Officials raised the death toll by eight a day after security forces cleared a blockade of a fuel plant by anti-government protesters in the city of El Alto, near La Paz. The public defender’s office and the state Institute of Forensic Investigations said the latest deaths happened in El Alto. People gathered at a Roman Catholic church to mourn the dead said they were fired on by security forces there.
Police and soldiers were escorting gasoline tankers from the Senkata fuel plant to ease food and gasoline shortages in some Bolivian cities. The plant provides fuel to more than two million people in El Alto and neighboring La Paz.
Demonstrators were attempting to blow up the plant with explosives, which could have caused a “massive tragedy,” interim Defense Minister Fernando López said. Bolivia has been in a state of turbulence since a disputed vote that, according to an international audit, was marred by irregularities. Morales resigned Nov. 10 after weeks of protests against him and pressure from security forces, but his supporters oppose the interim government that took his place.
Interim President Jeanine Áñez on Wednesday sent to the legislature a bill that would allow the scheduling of new elections, without providing a date. “This bill can be perfected and serve as a basis for consensus,” Áñez said at a news conference. She was referring to the legislators of Morales’ Movement Toward Socialism party, which has a majority in congress.
"The electoral fraud caused the convulsion that the country is experiencing," she said. Congress does not have a fixed deadline to respond to Áñez’s proposal, but it is expected to deal with the matter urgently. Legislators were scheduled to meet Wednesday night.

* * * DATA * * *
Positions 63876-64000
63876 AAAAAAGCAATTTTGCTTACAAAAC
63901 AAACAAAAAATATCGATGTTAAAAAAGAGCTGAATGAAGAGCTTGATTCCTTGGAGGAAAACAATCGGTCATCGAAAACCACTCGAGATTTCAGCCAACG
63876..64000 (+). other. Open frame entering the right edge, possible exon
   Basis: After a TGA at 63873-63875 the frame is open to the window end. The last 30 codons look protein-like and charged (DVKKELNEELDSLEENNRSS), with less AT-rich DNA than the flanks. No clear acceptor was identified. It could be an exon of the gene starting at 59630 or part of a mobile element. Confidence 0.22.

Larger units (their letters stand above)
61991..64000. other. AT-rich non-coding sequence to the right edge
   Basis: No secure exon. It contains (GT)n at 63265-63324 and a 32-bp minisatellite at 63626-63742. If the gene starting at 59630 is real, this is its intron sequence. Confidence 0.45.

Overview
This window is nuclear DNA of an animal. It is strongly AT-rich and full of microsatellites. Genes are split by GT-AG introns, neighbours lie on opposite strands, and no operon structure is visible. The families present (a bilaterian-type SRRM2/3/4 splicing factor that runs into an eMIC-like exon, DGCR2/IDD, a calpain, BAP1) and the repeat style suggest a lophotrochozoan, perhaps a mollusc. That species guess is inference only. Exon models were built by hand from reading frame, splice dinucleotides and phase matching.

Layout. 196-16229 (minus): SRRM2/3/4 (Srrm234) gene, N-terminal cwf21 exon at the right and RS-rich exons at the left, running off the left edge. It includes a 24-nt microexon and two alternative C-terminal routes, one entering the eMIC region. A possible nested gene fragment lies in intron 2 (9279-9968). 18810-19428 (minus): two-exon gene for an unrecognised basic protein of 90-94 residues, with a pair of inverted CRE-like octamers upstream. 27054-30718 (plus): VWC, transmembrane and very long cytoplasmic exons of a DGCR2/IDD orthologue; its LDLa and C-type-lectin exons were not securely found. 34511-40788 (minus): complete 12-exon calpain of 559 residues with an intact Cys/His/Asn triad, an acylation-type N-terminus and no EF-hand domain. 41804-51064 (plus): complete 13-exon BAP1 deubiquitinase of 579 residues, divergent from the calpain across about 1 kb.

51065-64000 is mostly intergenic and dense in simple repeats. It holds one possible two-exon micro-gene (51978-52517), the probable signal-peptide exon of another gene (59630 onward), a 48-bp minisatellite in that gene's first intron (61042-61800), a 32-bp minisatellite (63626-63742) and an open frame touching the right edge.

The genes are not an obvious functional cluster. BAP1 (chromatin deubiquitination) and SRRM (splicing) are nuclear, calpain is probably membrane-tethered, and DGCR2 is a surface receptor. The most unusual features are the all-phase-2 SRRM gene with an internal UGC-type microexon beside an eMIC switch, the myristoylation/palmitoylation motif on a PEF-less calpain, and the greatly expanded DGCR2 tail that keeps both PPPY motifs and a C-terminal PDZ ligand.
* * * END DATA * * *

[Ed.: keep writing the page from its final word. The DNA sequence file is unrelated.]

Bolivia’s constitution says elections must be called within three months of an interim president taking office, which Áñez did on Nov. 12. If the bill is approved by legislators, the date would be set by the new Supreme Electoral Tribunal, whose members will be elected within the next 15 days by lawmakers, Justice Minister Álvaro Coimbra said.
After almost a month of protests first by Morales’ opponents and then by his supporters, fuel shortages are suffocating El Alto and La Paz. Control of the Senkata fuel depot has become the most recent symbol of the struggle between the interim government and the former president's followers, who are demanding that Áñez resign.
Speaking at a news conference in Mexico on Wednesday, Morales said he wanted to return to Bolivia and would help in any dialogue and efforts to restore peace if he were allowed to do so. Morales said he was Bolivia’s “president-elect,” a reference to his claim to have won the Oct. 20 vote despite allegations of fraud.
He also criticized the Organization of American States, whose investigators concluded there were flaws in last month’s election. In Washington, the OAS passed a resolution to help Bolivia hold elections quickly.
Áñez has said Morales, Bolivia’s first indigenous president, could face prosecution for fraud if he returns to the country. Morales upended politics in this indigenous-majority nation long ruled by light-skinned descendants of Europeans when he took office by vowing to reverse deep-rooted inequality. The economy benefited from a boom in commodity prices and he ushered through a new constitution that created a new Congress with seats reserved for Bolivia's smaller indigenous groups while also allowing self-rule for all indigenous communities.
But many people became disenchanted by his insistence on holding on to power. Much of the opposition to Morales sprang from his refusal to accept a referendum that upheld term limits that barred him from seeking a fourth term in office. He got the courts to declare the limits a violation of his human rights to seek office. Then allegations that his supporters manipulated the Oct. 20 election led to nationwide protests.
Associated Press writer Mark Stevenson in Mexico City contributed to this report.